The FDA-Approved Breast Cancer HER2 Evaluation kit (HercepTest; Dako) May Miss Some HER2-Positive Breast Cancers

Frank Schneider, MD; Yulan Jin, MD, PhD; Kevin Van Smaalen, MD; Evin H. Gulbahce, MD; Rachel E. Factor, MD; Xiaoxian Li, MD, PhD


Am J Clin Pathol. 2019;151(5):504-510. 

In This Article

Abstract and Introduction


Objectives: Accurate evaluation of human epidermal growth factor receptor 2 (HER2) in breast cancer is critical.

Methods: HER2 fluorescence in situ hybridization (FISH) and immunohistochemistry (IHC) tests were performed on 52 cases using a US Food and Drug Administration (FDA)–approved kit (HercepTest, FDA kit) and a laboratory-developed test (LDT) with the HercepTest antibody and a Leica Bond automated stainer.

Results: By FISH, 22 were HER2 positive, 29 were negative, and one was equivocal. Of the 22 HER2 FISH-positive cases, five were negative by the FDA kit and none by LDT. The five discrepant cases were retested using the same FDA kit in another Clinical Laboratory Improvement Amendments–certified laboratory, and all five cases were still negative. None of the 29 HER2 FISH-negative cases were positive by the FDA kit or LDT. The overall IHC-FISH concordance rate was 90.4% for the FDA kit and 100% for the LDT.

Conclusions: The FDA kit may miss some HER2-positive cases. The LDT has a higher sensitivity and a higher concordance rate with FISH results.


Human epidermal growth factor receptor 2 gene (HER2, also referred as ERBB2) is an oncogene encoding a transmembrane tyrosine kinase receptor and plays an important role in the tumorigenesis of HER2-positive (HER2+) breast cancer and other cancers.[1] HER2 gene amplification is observed in approximately 15% to 20% of breast cancers.[2–4] HER2-targeted agents, such as trastuzumab and pertuzumab, have significant clinical benefits to patients with HER2+ breast cancer but are ineffective in HER2-negative patients.[5–9] Therefore, accurate determination of HER2 status is critical to select patients for appropriate therapy and to preclude patients from ineffective treatment to avoid side effects and unnecessary economic burdens.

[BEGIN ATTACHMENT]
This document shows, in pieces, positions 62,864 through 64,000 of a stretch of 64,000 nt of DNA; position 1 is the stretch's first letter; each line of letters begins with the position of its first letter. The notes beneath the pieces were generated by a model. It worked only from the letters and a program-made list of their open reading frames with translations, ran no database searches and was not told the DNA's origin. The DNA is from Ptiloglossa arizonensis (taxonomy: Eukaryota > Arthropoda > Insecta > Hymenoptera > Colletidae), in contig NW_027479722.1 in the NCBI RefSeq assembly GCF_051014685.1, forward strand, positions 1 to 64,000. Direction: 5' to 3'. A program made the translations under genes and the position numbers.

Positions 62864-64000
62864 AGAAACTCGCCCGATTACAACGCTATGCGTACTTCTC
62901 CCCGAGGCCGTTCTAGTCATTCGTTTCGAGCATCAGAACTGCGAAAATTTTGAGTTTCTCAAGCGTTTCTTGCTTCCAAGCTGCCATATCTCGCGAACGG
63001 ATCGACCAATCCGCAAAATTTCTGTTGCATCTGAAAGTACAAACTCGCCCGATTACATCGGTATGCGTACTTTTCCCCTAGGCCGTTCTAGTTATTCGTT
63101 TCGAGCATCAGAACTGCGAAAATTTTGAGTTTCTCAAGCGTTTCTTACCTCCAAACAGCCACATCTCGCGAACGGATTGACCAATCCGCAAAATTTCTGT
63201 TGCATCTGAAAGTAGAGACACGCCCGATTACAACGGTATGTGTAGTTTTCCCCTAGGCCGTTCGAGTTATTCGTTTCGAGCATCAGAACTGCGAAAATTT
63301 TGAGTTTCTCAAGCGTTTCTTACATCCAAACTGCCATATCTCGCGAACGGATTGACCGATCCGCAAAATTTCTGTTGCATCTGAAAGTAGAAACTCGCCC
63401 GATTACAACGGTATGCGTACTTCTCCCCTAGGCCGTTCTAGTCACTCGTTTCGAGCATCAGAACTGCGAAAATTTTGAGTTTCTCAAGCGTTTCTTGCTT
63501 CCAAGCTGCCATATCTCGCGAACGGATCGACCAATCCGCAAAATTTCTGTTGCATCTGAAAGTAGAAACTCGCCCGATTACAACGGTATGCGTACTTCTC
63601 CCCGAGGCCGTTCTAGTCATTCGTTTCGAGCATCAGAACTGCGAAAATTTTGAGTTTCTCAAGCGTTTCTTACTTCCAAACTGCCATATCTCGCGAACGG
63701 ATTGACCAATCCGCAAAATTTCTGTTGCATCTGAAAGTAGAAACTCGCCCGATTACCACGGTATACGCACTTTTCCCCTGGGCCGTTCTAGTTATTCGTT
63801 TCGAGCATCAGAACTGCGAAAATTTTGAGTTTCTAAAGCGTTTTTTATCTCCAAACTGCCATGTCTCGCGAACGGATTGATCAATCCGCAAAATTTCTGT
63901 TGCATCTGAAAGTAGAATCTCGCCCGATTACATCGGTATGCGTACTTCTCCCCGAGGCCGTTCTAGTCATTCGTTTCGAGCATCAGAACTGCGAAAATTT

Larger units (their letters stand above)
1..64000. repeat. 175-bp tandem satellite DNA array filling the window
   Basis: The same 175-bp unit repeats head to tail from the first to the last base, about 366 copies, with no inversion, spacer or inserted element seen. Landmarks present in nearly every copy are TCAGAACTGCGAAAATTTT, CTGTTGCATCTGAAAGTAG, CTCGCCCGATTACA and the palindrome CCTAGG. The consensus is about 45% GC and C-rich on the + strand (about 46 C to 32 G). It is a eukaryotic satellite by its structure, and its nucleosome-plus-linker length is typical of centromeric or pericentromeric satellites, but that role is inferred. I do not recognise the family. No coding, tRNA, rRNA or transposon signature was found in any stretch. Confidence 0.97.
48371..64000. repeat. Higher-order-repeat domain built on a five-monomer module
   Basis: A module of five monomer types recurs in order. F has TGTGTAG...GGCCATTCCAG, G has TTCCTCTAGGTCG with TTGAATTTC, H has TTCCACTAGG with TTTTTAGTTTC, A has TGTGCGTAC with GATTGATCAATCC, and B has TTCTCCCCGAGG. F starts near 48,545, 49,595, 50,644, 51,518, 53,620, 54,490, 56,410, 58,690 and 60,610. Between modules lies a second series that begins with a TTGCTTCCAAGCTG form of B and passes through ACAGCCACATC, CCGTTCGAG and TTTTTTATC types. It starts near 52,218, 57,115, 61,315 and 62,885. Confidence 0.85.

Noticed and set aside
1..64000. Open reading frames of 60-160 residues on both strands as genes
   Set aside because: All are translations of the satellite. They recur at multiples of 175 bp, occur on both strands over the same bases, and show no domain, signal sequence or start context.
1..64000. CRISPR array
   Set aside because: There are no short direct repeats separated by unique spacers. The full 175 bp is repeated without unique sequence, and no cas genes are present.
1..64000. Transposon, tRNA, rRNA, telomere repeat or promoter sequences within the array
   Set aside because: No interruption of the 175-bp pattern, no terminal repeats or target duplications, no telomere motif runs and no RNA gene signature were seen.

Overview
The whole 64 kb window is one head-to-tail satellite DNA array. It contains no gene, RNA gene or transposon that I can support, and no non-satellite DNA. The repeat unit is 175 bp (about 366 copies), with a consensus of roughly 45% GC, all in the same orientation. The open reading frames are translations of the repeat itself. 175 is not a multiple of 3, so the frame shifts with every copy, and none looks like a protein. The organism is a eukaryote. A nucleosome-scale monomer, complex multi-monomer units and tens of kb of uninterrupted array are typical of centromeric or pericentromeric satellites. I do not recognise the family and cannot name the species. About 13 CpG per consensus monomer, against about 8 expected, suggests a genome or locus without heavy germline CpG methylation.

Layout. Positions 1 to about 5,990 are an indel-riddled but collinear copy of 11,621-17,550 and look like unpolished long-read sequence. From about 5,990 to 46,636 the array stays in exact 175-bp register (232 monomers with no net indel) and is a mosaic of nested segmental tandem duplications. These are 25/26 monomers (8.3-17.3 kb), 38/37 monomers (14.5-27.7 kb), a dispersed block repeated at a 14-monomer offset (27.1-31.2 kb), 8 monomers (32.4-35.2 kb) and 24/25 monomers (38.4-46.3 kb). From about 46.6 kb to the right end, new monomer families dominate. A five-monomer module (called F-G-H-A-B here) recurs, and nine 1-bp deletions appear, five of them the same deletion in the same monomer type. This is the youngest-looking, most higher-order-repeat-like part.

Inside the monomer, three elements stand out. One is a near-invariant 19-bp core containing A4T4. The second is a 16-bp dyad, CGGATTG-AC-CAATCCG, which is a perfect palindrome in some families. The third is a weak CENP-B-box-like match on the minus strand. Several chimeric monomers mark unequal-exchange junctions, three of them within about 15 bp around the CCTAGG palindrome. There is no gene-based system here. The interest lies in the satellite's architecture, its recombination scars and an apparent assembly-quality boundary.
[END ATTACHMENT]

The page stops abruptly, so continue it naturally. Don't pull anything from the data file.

While there are many available methods to assess the HER2 status, immunohistochemistry (IHC) and in situ hybridization (ISH) methods are currently approved and most commonly used in clinical practice.[10,11] Due to the inherent differences between the two methods and variations of preanalytic, analytic, and postanalytic factors, there is considerable intra- and interlaboratory variability.[12–15]To minimize the variability and improve the accuracy of HER2 tests, the American Society of Clinical Oncology/College of American Pathologists (ASCO/CAP) guidelines were initiated in 2007 and then updated in 2013 and 2018.[10,11,16] One of the major goals of the 2013 update was to lower the false-negative rate to maximize the identification of patients with HER2+ breast cancer who may benefit from the HER2-targeted therapy. The 2013 ASCO/CAP guidelines lowered the threshold for HER2 positivity for both IHC (from 30% to 10%) and ISH (HER2/chromosome 17 [CEP17] ratio from ≥2.2 to ≥2.0). The impact of the updated 2013 ASCO/CAP guidelines on clinical practice has been studied extensively.[17–27] Most studies agreed that the 2013 update increased HER2-equivocal cases (reclassified from negative group), which subsequently led to increased fluorescence in situ hybridization (FISH) testing. However, it is unclear whether the 2013 guidelines significantly contribute to detection of additional HER2+ cases for targeted therapy.[17–19,21–23,25]

The ASCO/CAP guidelines include limited guidance on choice of reagents, which may be one major source for interlaboratory discordance. In this validation study, we performed HER2 IHC tests on breast cancer specimens from 52 patients using a US Food and Drug Administration (FDA)–approved kit (HercepTest; Dako) and our laboratory developed test (LDT). We compared the IHC results from both tests with the results from FISH to evaluate the accuracy and concordance of both IHC tests.